HONG KONG — Harvey Nichols soft-launched an omnichannel concept store here Monday, part of an almost $32 million re-haul of the business that dramatically transforms its Pacific Place mall store location and global e-commerce offerings.
The project was spearheaded by Pearson Poon, the son of Harvey Nichols owner Dickson Poon. The younger Poon, a Cambridge economics graduate, was appointed a director of Dickson Concepts late last year, joining from Goldman Sachs’ investment banking division.
The changes at Harvey Nichols halve the physical size of the Pacific Place store, but will increase the assortment by three times, the company said, when counting the combined online and off-line sku’s.
“The fixed costs will come down a lot,” Pearson Poon told WWD. “But at the same time, because we are offering more selection to the customer, we really hope that the customer can look at more product, have more selection and hopefully, the sales density will also increase.
“The rent pressure is also high in Hong Kong. A lot of retailers have to put a lot of merchandise on the floor sometimes and this compromises the shopping experience,” he added. “We want to make sure it is good…that there is a good selection of sku’s to look through.”
The revamp was conceptualized over a year ago, but the three-month refurbishment, which closed the store for three months from June to September, also came at a good time. Given its location in Admiralty, the store would have been hit hard since Pacific Place is in one of the neighborhoods impacted the most by the city’s summer of protests.
While acknowledging the situation, Poon said the company was confident overall in Hong Kong’s long-term future. “We’ve seen previous down cycles in the market, but it’s bounced back in the past,” he said.
While there is no end in sight to the unrest — violent clashes over the weekend saw protesters starting fires at subway stations for the second weekend in a row — the store is at least better equipped to handle the tough retail climate.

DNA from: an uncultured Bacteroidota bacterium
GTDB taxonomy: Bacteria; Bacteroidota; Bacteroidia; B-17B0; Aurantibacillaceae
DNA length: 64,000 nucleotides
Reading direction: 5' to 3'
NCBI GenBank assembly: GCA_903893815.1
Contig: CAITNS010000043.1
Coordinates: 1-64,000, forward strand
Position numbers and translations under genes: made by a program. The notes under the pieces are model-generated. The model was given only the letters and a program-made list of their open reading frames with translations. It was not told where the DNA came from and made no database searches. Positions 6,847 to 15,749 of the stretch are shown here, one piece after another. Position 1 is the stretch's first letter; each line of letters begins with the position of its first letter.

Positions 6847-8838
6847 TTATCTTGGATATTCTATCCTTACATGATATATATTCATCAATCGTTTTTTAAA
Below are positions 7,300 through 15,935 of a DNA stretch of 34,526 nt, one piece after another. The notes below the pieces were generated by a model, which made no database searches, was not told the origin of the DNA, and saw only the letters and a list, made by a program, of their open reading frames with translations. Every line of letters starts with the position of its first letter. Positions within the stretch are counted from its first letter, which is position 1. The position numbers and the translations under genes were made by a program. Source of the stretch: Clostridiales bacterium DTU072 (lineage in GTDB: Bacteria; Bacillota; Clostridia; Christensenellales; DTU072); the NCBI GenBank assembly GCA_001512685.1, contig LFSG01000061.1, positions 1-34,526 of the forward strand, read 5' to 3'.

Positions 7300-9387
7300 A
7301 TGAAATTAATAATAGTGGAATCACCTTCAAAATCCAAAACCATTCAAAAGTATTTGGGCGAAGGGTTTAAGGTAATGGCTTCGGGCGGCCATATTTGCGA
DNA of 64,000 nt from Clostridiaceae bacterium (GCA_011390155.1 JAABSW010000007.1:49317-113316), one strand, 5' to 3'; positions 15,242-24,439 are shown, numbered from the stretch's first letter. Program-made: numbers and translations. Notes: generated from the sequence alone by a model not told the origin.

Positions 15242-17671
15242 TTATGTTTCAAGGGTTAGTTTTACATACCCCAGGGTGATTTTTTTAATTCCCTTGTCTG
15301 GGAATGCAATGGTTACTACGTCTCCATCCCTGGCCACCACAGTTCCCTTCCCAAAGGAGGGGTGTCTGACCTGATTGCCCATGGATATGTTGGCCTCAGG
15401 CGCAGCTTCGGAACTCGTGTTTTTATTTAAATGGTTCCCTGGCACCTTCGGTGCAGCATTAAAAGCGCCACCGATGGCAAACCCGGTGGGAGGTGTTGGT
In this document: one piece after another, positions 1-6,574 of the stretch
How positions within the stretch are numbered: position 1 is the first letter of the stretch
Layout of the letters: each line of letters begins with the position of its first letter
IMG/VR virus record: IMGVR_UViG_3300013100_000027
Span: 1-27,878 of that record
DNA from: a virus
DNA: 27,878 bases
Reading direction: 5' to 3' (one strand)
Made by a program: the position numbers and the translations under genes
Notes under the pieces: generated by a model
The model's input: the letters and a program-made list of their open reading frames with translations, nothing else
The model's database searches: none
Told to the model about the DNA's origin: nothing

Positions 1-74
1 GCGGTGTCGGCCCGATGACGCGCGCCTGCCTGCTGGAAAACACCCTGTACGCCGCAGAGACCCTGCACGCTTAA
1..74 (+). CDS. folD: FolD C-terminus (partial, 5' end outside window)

Poon shared that one of his goals with the concept is to drive in-store pick-up of orders to 35 percent, up from 25 percent now. And while it’s common for many retailers to put slightly lower-priced products on their web site, Poon said that’s not the strategy Harvey Nichols is following. Instead, the site will focus on stocking major international brands, while the physical store will be more focused on promoting new and emerging labels since the process of discovery is easier to do in person.
The availability of stylists, even to online shoppers, is another key initiative for the brand. The department store will allow live chat and video conferencing so shoppers can receive personalized service digitally.
“Since we launched that tool, whenever a customer interacts with a staff before shopping online, they are five times more likely to buy something and on average spend twice as much,” said Poon. “That’s why we’re not so concerned on the low price-point offering, because when you get the service proposition right, customers will buy at a higher price point.”
While Harvey Nichols has a network of eight stores in the U.K., and two in Hong Kong, the department store has never expanded into Mainland China, unlike rival Lane Crawford, which has three stores there and I.T., which operates two Galeries Lafayette locations on the Mainland.
Despite its advantage of being a Hong Kong-owned company, Harvey Nichols is still taking a wait-and-see approach to the market. Poon underscored that the main focus for the time being is to garner feedback and refine the new omnichannel location before rolling out to Harvey Nichols’ other stores.
“Mainland China is where we have our eyes on at the moment,” Poon said, “but Japan could potentially be interesting. It depends on the right location and opportunity. That’s the key, key thing.”
“I think it’s very important to understand this customer very well before you look into any expansion opportunities,” he added. “Because China is so strong in terms of digital and technology, people assume they only shop online, for instance, but if you look at the customer within our stores and other boutiques, actually for luxury goods they prefer to have a physical environment where they prefer to touch and try and feel the product.”